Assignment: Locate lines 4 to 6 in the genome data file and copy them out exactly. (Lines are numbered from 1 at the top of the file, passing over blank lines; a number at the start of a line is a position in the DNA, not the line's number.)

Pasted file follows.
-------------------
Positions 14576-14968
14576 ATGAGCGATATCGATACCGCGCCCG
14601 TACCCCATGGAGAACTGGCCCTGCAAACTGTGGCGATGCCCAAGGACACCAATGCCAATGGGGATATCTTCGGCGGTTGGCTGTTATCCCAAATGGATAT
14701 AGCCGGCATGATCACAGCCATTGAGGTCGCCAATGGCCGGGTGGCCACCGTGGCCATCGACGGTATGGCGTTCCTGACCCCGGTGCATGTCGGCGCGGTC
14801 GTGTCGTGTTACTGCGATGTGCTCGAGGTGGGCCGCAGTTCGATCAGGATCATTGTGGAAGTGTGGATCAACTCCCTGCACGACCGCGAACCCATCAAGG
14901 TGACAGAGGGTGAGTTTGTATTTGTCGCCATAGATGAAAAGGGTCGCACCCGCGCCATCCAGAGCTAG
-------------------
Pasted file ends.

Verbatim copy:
14701 AGCCGGCATGATCACAGCCATTGAGGTCGCCAATGGCCGGGTGGCCACCGTGGCCATCGACGGTATGGCGTTCCTGACCCCGGTGCATGTCGGCGCGGTC
14801 GTGTCGTGTTACTGCGATGTGCTCGAGGTGGGCCGCAGTTCGATCAGGATCATTGTGGAAGTGTGGATCAACTCCCTGCACGACCGCGAACCCATCAAGG
14901 TGACAGAGGGTGAGTTTGTATTTGTCGCCATAGATGAAAAGGGTCGCACCCGCGCCATCCAGAGCTAG